I was recently digging in the back of my closet and came across a shirt that I've had since 1980 -- when I was a Sophomore in high school. In fact, it's the oldest piece of clothing I have. You're probably wondering why in the world I would keep a shirt for nearly 40 years... a shirt that I haven't worn since I was 15 years old. Well, there's a story behind the shirt!

First of all, I must say that the shirt is in pretty good condition after nearly 4 decades! It's a blue Adidas shirt with three white stripes down each arm. I probably only wore the shirt a couple dozen times before it got pushed to the back of my dresser -- but somehow it always managed to make it into a moving box as I relocated here and there throughout the years.

At the start of my 10th grade year in August 1980, I joined the high school cross country running team. I had a good season running with the varsity squad and "lettered" -- earning another running pin to my high school letter jacket. Immediately after the cross country season, I was invited to pledge to our high school's Lettermans' Club. The club was for those who earned a varsity high school letter and wanted to join other letterman in promoting the school and (supposedly) be role models. However, getting in the club was actually an experience I'll never forget.

Back in 1980, the high school I attended allowed the seniors to control the "initiation" process into Lettermans' Club. I'm sure that many of the tactics that they employed back then would result in suspensions if done in today's academic world. The instructions I was given by the senior Lettermen were clear: Show up at the school Monday morning at 6:30 A.M. to begin a day of "initiation." That was it! I remember showing up at the crack of dawn one late October day at my Alaska high school along with 6 other brave guys willing to do what was necessary to get into the club. Girls were also allowed to go through initiation, but they were separate from the guys.

I recall standing shoulder to shoulder with other wide-eyed guys facing the senior Letterman on a sidewalk next to the school... in the dark... seeing nothing more than the cold fog from each breath we let out. The first challenge was to run around the entire school as fast as possible. The first one to complete the challenge wouldn't have to do the next challenge. Suffice it to say, I wasn't going to lose -- and I didn't. By doing so, I didn't have to get a candy bar out of the toilet with only my mouth! Yes, that was the sort of thing that went on!

We were then brought inside and taken to the boys' locker room, where we had to strip down to nothing but our underwear. We were given girl dresses to put on (mine was pink with a white lace around the collar) and were instructed to wear them all day until school was dismissed at 3:00 PM. If we took our dress off, we were eliminated from consideration for Letterman's Club. I put the dress on and then felt a slap to the top of my head from behind. One of the seniors had slapped grease on my head and I was told to keep it on all day... under a little plastic red fireman's hat, which clashed badly with my pink dress. I recall having to cross my legs in class the entire day, and the amount of whistles and teasing I endured for the next 8 hours was terrible. Regardless, I wore the dress and fireman's hat all day.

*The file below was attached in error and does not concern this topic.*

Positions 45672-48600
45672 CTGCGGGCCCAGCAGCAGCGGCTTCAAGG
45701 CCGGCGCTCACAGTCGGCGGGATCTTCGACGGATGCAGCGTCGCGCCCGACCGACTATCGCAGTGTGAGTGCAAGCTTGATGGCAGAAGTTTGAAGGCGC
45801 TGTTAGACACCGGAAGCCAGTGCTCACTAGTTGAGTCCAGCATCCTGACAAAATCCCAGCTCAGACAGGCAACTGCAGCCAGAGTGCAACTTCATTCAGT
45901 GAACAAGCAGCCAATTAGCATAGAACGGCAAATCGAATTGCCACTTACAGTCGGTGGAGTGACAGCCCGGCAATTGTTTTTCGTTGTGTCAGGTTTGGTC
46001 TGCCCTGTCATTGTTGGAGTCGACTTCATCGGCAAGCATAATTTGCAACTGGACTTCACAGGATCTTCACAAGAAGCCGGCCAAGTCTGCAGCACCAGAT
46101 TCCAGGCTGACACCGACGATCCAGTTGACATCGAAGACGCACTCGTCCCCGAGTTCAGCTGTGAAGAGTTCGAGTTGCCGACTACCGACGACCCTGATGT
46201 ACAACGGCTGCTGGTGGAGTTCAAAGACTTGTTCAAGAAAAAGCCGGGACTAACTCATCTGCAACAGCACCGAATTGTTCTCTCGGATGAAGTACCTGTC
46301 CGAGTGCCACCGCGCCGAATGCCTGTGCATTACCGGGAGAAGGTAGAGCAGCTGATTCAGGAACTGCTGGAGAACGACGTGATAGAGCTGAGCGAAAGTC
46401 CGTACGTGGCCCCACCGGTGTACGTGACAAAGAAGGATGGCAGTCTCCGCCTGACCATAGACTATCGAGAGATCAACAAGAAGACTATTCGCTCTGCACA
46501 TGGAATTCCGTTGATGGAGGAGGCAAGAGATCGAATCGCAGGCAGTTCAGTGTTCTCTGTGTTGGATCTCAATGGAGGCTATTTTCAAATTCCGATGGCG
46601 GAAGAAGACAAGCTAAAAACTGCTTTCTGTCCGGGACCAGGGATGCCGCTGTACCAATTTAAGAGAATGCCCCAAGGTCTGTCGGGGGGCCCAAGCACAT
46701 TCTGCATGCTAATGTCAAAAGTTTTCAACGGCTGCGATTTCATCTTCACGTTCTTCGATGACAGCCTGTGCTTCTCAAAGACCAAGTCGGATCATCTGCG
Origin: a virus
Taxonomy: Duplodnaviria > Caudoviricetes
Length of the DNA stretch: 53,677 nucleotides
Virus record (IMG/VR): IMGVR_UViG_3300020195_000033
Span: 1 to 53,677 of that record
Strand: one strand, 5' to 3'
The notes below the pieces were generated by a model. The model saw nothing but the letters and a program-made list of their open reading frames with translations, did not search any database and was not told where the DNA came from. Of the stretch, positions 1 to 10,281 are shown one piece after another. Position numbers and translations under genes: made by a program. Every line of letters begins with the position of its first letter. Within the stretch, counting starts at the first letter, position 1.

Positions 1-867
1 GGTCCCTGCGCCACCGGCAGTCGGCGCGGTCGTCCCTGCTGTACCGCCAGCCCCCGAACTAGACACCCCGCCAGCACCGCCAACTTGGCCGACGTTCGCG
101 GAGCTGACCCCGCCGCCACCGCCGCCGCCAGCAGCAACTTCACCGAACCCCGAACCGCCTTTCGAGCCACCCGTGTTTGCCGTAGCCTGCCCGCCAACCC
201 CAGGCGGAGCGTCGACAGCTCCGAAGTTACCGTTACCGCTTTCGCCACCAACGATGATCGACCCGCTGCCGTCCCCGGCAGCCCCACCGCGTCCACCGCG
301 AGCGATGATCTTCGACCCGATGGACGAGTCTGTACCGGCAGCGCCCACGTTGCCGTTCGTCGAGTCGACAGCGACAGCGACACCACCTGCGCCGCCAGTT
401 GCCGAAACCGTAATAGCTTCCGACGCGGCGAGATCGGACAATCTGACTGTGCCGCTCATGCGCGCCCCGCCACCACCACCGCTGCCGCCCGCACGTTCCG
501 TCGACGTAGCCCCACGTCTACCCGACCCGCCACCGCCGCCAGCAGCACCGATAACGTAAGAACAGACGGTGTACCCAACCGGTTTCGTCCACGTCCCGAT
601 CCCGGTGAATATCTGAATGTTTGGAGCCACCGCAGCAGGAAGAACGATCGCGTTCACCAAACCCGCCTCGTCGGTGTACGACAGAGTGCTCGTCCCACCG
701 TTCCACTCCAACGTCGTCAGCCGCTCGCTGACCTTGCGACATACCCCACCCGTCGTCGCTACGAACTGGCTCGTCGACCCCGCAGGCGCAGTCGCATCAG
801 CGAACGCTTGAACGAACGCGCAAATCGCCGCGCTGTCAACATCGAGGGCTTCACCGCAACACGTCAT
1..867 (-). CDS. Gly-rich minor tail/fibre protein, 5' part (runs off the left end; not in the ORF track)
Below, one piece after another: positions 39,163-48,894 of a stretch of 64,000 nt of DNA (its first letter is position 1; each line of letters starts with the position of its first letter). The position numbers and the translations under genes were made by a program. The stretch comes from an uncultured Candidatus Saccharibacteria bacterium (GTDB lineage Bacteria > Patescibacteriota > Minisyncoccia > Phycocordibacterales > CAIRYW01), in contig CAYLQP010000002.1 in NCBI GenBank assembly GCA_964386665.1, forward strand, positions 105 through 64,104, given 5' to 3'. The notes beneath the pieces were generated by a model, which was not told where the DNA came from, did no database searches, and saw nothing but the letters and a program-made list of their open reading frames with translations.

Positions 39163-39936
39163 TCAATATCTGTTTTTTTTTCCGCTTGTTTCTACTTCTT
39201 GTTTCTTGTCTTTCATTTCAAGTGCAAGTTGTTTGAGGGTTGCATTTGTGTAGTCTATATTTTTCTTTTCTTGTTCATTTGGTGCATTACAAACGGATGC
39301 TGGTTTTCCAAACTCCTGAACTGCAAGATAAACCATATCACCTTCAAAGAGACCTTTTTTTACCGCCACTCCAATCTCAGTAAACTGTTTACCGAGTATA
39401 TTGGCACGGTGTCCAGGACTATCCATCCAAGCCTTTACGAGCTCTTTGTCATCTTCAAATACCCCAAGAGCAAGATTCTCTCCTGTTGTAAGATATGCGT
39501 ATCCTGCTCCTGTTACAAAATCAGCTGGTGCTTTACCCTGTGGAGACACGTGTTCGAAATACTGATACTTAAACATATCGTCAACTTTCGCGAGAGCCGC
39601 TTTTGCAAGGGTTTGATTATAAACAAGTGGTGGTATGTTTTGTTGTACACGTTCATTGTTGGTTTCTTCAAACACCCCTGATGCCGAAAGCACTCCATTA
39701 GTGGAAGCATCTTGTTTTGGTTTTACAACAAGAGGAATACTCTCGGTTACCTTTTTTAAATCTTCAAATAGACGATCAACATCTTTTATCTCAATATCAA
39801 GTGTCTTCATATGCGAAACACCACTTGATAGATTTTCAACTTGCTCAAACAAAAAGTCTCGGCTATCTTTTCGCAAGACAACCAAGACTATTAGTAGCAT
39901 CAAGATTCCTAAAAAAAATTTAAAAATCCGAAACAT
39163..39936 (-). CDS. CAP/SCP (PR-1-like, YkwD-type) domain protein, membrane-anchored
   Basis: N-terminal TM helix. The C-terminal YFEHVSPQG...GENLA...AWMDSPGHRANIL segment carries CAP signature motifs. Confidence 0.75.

We were told that whenever a Lettermans' Club senior told you to do something in between classes, we were to do it or be eliminated. One of my most embarrassing moments came when a senior put a roll of toilet paper on the crowded hallway floor and told me to roll it up a ramp -- while on my hands and knees -- using only my nose. Of course, in my pink dress and fireman's hat, it wasn't easy, and my backside was exposed several times as my dress was lifted up by others. However, I managed to accomplish the challenge... but definitely lost dignity in the process!

There were other challenges that we had to do, some before school and some after. For instance, when we were told to undress before being given our girl dresses to put on, we were blindfolded temporarily -- which was just long enough for the senior Letterman to bring some girls into the locker room to see us standing there in just our underwear. Again, if some of their actions were done today, they would likely be suspended or expelled. We had to do a naked obstacle course, or sorts, in the locker room and other embarrassing tasks. Regardless, I endured the entire day and was given the shirt that I've had for almost 40 years.

Every time I look at the shirt I remember what I endured to get it... the humiliation, the teasing, the downright juvenile and idiotic treatment. It was as though I willingly accepted being bullied just to get into a club of morons. I guess the shirt is a reminder to me that a person should never put aside their principles or shelve their self respect for the mere amusement of others and a chance to join a club. At the end of the school day I handed the senior Lettermen the pink dress with one hand and took the blue Adidas shirt with my other hand. The shirt meant that I was in the club, and I took it home.

It was then that my father announced, to my great surprise, that our family would be moving out of town within the month. All that I had endured was for nothing. However, the humiliating experience did instill in me a deep conviction to never again compromise my principles or self respect. It was my first and last initiation experience!

Keep Reaching For Life's Mileposts,

Paul Staso